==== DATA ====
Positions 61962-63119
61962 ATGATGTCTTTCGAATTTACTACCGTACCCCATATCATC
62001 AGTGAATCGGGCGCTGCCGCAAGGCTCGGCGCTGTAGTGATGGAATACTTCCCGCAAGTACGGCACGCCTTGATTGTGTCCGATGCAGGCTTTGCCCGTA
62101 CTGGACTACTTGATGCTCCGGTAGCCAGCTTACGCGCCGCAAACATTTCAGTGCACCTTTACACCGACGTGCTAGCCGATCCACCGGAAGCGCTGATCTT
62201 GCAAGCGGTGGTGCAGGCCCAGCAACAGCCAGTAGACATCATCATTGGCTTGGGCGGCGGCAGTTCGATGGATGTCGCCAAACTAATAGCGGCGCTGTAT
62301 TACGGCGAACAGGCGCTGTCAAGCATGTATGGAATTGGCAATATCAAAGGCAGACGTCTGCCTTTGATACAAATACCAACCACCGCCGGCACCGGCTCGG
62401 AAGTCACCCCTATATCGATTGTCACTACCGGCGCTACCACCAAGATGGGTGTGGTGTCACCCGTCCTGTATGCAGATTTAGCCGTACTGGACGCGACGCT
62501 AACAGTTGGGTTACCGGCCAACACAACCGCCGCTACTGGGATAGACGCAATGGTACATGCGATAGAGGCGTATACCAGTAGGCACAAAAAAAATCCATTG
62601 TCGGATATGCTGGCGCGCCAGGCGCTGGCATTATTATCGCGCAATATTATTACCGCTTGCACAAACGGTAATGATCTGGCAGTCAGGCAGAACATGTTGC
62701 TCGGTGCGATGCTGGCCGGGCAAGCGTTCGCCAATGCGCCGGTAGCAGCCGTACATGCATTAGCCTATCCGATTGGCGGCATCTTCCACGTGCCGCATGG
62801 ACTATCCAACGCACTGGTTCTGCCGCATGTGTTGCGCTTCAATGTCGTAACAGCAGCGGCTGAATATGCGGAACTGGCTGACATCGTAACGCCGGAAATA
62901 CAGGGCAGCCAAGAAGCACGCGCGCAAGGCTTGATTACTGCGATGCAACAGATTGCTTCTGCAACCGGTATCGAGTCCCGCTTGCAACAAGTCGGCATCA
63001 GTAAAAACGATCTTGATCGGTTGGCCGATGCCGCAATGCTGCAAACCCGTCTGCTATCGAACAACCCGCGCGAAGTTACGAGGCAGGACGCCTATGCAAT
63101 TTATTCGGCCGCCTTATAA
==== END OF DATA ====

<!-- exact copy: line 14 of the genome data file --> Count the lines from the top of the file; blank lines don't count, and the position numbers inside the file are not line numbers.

63101 TTATTCGGCCGCCTTATAA